Just like any other government or IRS program, you’ll be required to submit a form for the IRS to assess. You’ll want to review and complete all documents in the Form 656-B Booklet in order to be considered, and it’s best to seek the advice and guidance from an established tax solutions expert before you submit your Form 656. This booklet includes the following:
- Form 433-A (OIC) (individuals) or 433-B (OIC) (businesses) and all required documentation as specified on the forms,
- Form 656(s) – individual and business tax debt (Corporation/ LLC/ Partnership) must be submitted on separate Form 656,
- $186 application fee (non-refundable),
- Initial payment for each Form 656 (non-refundable).
Your Offer in Compromise also entails submitting an initial payment option, outlined below.
Lump Sum Cash — This means you will submit an initial payment of 20% of the total offer amount with your application. If your offer is accepted, you’ll receive written confirmation (the IRS does not correspond over the phone, email, or social media). Any remaining balance due on the offer will then be paid in five payments or less.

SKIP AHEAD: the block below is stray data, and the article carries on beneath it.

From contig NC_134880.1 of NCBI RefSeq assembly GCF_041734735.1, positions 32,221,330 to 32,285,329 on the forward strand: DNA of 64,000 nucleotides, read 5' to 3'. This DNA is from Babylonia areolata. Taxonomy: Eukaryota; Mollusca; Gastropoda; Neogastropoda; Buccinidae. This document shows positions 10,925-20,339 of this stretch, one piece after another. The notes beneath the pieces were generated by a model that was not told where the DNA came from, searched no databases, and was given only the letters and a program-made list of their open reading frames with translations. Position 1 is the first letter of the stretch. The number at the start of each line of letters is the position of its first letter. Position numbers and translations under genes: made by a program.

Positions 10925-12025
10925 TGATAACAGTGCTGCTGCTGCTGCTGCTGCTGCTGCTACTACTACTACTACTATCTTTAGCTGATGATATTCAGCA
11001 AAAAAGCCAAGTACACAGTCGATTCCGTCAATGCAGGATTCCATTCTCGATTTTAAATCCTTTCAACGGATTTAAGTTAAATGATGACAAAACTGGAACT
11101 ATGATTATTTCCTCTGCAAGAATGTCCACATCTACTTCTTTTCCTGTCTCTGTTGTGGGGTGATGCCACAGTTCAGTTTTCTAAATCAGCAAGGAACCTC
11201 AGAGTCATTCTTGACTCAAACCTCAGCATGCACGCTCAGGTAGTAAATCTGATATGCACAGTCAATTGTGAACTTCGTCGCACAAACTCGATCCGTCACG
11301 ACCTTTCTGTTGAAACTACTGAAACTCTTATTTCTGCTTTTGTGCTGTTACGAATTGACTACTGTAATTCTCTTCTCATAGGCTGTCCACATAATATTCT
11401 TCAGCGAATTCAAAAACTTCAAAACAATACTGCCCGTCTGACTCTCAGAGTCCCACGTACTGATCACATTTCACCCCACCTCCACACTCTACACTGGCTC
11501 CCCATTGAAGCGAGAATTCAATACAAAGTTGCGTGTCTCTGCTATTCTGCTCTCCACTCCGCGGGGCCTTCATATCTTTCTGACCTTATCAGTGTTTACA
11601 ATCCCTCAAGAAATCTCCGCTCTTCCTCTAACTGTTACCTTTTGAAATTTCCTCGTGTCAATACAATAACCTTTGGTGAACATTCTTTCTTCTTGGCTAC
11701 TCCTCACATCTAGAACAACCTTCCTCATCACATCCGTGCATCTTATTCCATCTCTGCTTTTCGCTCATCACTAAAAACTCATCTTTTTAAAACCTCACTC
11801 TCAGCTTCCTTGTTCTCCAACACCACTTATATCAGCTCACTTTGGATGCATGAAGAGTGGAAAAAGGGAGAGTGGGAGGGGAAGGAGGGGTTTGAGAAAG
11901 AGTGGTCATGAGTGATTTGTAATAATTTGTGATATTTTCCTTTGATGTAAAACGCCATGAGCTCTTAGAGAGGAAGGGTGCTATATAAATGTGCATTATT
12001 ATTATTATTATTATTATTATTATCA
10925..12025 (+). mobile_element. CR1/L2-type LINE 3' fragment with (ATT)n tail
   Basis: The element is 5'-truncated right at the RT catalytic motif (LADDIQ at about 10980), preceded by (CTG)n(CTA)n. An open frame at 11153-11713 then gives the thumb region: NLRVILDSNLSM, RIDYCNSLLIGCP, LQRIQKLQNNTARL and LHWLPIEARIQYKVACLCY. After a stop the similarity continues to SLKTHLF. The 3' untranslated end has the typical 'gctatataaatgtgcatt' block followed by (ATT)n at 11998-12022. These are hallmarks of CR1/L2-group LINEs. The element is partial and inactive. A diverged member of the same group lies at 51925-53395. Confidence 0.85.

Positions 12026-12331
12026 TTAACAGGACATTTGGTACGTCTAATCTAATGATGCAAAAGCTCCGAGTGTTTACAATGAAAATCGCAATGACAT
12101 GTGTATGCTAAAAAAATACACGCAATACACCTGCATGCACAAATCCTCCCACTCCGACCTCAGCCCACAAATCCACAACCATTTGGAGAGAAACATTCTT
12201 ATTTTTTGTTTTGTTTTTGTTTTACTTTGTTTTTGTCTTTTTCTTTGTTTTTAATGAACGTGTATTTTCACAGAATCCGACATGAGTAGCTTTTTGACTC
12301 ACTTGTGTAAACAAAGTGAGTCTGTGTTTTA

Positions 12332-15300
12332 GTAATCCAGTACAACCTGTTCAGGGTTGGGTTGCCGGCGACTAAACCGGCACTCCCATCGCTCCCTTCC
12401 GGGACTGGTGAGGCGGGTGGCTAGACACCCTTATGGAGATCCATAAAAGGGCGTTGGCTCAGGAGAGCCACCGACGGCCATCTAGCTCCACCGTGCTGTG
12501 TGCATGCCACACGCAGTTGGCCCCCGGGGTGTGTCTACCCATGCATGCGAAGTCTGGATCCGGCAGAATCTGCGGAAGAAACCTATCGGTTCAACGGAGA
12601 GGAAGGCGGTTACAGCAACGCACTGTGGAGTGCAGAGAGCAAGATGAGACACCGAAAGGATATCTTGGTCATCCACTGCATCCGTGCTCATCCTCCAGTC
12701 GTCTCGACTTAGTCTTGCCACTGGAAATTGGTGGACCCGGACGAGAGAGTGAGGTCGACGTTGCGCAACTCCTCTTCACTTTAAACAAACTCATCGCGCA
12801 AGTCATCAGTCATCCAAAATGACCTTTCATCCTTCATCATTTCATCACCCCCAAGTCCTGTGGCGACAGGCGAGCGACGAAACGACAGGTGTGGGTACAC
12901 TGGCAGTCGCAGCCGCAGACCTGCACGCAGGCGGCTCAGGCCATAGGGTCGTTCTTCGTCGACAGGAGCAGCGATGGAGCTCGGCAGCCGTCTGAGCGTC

Periodic Payment — You’ll submit your initial payment with your application, then continue paying the remainder of your debt in monthly installments while the IRS considers your offer. You’ll receive a decision in writing from the IRS, and then you’ll continue to pay monthly until your balance is paid in full, usually within six to 24 months.
Overall, the IRS expects that your initial payment will be equal to or greater than the value of your assets (owned property, vehicles, bank accounts, etc.) plus your anticipated future income less living expenses. The math involved here can be complex and confusing, so ask a certified tax solutions expert for help determining the best offer to make.
As you might expect, there are important details to consider while the IRS reviews your offer:
- Your payments and fees (non-refundable) will be applied to your tax liability. You may designate payments to a specific tax year and tax debt.
- A Notice of Federal Tax Lien may be filed.
- Other collection activities will be suspended.
- Your legal assessment and collection period will be extended.
- You must make all required payments associated with your offer.
- You won’t be required to make payments on an existing installment agreement.
- The IRS will review your finances for up to two years while they consider your Offer in Compromise.
- In the event the IRS fails to make a determination within two years of the IRS receipt date, your Offer in Compromise will be automatically accepted.
- You must not owe the IRS any tax liability for five years immediately following your initial Offer in Compromise.
- You are entitled to appeal the IRS’ decision.